I took a long walk around the neighborhood before the test and then walked laps inside the building before the test and during the break to work off some of the nerves. If you're a nervous pee-er, be prepared for your bladder to be your worst enemy.

lsat_hopeful
Posts: 95
Joined: Tue Oct 08, 2013 7:08 pm

Re: Expecting the Unexpected on Test Day

Postby lsat_hopeful » Sun Dec 01, 2013 4:33 pm

chem! wrote:If you're a nervous pee-er, be prepared for your bladder to be your worst enemy.


haha, I don't generally have this issue, but I will keep that in mind. Also, walking around the neighborhood sounds like a good idea to gain some familiarity with the area and feel more relaxed - I may do that prior to test day since I'm planning on checking out the testing site this week anyways. Thanks!

oh also, walking laps during break sounds like a great idea as well! I think it'll be helpful in terms of refreshing after a long period of sitting down.

User avatar
Jeffort
Posts: 1897
Joined: Wed Jun 18, 2008 4:43 pm

Re: Expecting the Unexpected on Test Day

Postby Jeffort » Sun Dec 01, 2013 8:06 pm

The unexpected thing most likely to turn into your own worst enemy on test day is your own mind if you let stress and fear takeover.

You need to be prepared to deal with your own mind to keep it preoccupied and calm during the long wait before section one actually starts instead of stressing and obsessing about the test while you wait. It is a long time from when you get in line to check in and when section one starts, and what your mind does and thinks about during that period that seems like forever plus another hour can and will influence your attitude and confidence when the test begins. You need to keep control of your thoughts and not let them go into bad places that will just stir up extra stress and anxiety.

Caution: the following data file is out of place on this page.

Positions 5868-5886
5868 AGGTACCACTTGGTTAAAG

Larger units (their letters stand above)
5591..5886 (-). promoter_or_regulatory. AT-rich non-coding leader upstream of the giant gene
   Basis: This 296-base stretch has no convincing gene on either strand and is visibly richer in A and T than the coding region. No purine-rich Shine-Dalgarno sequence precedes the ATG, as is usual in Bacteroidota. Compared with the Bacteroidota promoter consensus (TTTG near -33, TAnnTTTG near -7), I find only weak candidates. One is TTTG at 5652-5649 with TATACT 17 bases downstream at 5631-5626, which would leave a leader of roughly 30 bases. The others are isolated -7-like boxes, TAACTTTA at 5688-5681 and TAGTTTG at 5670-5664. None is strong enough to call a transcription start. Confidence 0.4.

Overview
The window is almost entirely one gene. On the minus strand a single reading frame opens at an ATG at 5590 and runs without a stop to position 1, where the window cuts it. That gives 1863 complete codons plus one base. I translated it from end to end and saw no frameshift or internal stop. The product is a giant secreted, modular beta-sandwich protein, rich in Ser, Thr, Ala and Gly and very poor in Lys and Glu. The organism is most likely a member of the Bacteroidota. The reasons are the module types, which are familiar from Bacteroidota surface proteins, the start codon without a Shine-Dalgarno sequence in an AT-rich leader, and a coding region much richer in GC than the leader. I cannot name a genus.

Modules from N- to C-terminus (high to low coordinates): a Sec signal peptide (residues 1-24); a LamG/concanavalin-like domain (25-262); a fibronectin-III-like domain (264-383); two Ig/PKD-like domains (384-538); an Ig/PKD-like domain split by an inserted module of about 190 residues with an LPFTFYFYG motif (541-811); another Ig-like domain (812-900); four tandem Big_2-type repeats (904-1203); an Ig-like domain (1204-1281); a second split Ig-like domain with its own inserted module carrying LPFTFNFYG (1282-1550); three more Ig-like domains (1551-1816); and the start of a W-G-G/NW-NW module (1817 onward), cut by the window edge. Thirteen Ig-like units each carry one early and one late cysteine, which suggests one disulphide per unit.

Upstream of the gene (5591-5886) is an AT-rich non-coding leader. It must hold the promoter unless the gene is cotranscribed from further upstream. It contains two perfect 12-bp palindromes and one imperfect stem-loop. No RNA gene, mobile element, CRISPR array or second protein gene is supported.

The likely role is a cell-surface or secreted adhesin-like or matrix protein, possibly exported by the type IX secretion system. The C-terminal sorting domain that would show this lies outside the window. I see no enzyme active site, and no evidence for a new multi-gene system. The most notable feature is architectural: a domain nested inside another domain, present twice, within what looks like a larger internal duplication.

Instead of obsessively thinking about the LSAT and constantly reviewing strategies, LSAT info, things to do/not to do, what if scenarios, etc. in your mind while you wait, you should try to keep your mind calm and distracted from thinking and stressing about the test. If you keep going through possible scenarios, thinking about various what ifs, wondering if you studied enough, etc., it just creates a vicious cycle of you getting more and more stressed out and nervous. Listening to others talk about the test, how much they studied, etc. or talking with others about this stuff is a great way to just get more freaked out.

Keep your mind distracted and try not to think about the test during the wait. Calm solitary meditation thoughts can help, or telling jokes to people in line can be a good way to distract yourself and kill time. If you want to be evil, start spreading rumors in line about some weird new game type or whatever BS you make up on the spot to see how people react. Just somehow keep your mind distracted from stressing and obsessing about the test. Visualize rainbows and unicorns if you must!